A New World Order: From Debits and Credits to Policies and Catalogs
When medieval Europe moved towards a monetary economy it became necessary for merchants to account for multiple transactions financed by bank loans. In 1494 Luca Pacioli a Franciscan monk conveniently published the first known work on double entry bookkeeping. This simple concept of debits and credits has been the mechanism behind the financial systems that measure value and the success of corporations (and individuals) for over half of a millennium. Unfortunately, it has failed to account for too many other things of value that impact corporations and affect our communities such as customer value, clean air and water, affordable housing or endemic diseases. Now the world has moved to a data-driven economy and the traditional systems of financial debits and credits is limiting our progress towards solving many of the worlds seemingly intractable problems such as climate change, poverty, eradicating disease, or improving the quality of life.
I was trained as a mathematician and engineer where solving problems was often done by working backwards from the solution or breaking down the problem into simpler ones. But there is another way problems are solved somewhat serendipitously which are not necessarily predictable or deterministic. For example, who could have predicted the impact of the Internet in affecting societal change? I’m sure the inventors behind the Internet did not predict the extent at which it would affect our lives in so many ways. The Internet enabled e-commerce which clearly has changed the way we conduct business but even e-commerce is still based on the old system of double entry bookkeeping to measure value and success. So how can we measure value in this data-driven world to affect change and address many of the problems we face today in our businesses and communities?
Luca Pacioli advanced a foundation of our modern financial institutions by publishing his ideas on double entry bookkeeping with little sense, I’m sure, of its impact it would have over the last 500 years. Perhaps a new system of bookkeeping that catalogs data and measures its value across many dimensions can have as great an impact over the next 500 years. A system such as this while simple in concept can be quite revolutionary when common policies are implemented to govern data that is tracked and managed in such a catalog. Consider corporate policies ranging from those of necessity such as GDPR and those of responsibility such as community welfare. The extent to which these policies succeed in achieving their goals can only be accomplished when policies are linked to data and the subsequent value chain that follows data as its produced and consumed across the enterprise. This is only possible if the data is cataloged, tracked, enriched, and managed within an enterprise-wide data catalog. For example, consumers are becoming more socially aware of the impact their purchases have on the environment and on the welfare employees throughout the supply chain and in third world countries. An appliance manufacturer that intelligently manages their enterprise data will be able to better compete not just on product quality and price but also on social impact (e.g. lower carbon footprint) and through new business models that improve product function and customer experience (e.g. lower energy and water consumption, an intelligent refrigerator that automatically manages your household shopping list)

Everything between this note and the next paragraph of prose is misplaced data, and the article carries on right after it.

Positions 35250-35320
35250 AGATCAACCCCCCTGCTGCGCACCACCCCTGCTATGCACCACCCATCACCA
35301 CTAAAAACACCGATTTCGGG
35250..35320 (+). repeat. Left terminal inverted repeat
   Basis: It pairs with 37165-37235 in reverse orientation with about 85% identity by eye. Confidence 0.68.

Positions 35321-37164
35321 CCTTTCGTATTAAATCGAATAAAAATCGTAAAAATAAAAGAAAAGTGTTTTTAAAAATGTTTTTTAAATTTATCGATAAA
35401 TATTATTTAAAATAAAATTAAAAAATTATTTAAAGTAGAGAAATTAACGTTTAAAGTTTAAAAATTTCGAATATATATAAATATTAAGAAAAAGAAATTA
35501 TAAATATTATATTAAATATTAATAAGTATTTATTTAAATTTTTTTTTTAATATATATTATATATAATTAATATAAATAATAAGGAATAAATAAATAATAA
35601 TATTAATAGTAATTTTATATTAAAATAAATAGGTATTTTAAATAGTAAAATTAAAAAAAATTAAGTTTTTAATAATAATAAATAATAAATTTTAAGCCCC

When more companies around the world adopt enterprise data catalogs and systems that govern their data I predict we’ll witness the unpredictable benefits of a new world order of value creation. Corporate and community values will align with the goals of the business and the fiduciary responsibility of managing their data. To learn more about why data catalogs are a foundation for any data-driven digital transformation initiative, download your copy of Gartner’s “Data Catalogs Are the New Black in Data Management and Analytics”